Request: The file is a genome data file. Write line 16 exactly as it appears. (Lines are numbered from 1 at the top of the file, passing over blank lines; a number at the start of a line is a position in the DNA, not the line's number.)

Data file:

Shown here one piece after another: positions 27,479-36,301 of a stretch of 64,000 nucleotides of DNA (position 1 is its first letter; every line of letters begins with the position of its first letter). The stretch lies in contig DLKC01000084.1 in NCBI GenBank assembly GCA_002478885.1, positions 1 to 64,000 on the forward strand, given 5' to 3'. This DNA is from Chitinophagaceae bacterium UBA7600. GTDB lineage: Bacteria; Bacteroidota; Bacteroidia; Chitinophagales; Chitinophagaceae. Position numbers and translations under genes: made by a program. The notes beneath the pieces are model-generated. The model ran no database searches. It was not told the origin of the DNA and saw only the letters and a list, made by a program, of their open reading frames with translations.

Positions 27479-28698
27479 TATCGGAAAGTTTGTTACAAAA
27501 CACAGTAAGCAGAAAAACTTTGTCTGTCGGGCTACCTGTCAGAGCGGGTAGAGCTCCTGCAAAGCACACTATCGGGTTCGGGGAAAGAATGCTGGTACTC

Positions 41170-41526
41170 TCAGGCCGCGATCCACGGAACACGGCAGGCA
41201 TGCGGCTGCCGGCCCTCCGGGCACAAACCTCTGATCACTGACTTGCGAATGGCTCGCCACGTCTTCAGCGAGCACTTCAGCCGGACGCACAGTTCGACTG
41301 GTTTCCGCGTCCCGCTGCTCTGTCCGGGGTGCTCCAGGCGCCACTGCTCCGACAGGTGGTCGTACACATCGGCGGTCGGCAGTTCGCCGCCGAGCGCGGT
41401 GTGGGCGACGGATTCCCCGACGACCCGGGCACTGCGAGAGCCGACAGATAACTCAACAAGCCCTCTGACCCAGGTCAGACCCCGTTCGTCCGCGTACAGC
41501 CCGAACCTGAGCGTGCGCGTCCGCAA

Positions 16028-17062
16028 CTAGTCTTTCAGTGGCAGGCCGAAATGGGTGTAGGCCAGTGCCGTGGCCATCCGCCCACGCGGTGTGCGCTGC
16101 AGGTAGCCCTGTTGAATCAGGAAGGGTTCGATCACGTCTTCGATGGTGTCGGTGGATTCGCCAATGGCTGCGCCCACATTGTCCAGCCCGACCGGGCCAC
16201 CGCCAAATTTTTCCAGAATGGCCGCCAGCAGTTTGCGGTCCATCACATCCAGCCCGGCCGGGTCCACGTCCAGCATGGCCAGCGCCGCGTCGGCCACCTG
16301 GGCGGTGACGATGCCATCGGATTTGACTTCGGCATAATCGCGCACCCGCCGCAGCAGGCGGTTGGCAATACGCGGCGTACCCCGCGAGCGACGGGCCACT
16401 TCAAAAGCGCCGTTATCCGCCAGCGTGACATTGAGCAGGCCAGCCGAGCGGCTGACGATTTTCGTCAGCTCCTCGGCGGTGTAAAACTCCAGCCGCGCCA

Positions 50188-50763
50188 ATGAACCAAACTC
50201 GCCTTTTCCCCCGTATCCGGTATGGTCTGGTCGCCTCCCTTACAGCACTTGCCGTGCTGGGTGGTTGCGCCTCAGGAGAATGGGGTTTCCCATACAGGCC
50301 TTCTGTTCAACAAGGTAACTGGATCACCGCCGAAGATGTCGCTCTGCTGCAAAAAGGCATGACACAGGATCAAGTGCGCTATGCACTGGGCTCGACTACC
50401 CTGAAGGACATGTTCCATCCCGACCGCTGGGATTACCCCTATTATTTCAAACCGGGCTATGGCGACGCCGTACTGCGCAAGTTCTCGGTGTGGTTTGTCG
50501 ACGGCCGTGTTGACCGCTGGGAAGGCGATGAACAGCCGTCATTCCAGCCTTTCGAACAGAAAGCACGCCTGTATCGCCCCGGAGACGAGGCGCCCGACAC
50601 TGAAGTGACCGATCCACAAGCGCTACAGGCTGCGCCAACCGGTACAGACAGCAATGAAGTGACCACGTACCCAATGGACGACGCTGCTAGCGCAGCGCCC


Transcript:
16401 TCAAAAGCGCCGTTATCCGCCAGCGTGACATTGAGCAGGCCAGCCGAGCGGCTGACGATTTTCGTCAGCTCCTCGGCGGTGTAAAACTCCAGCCGCGCCA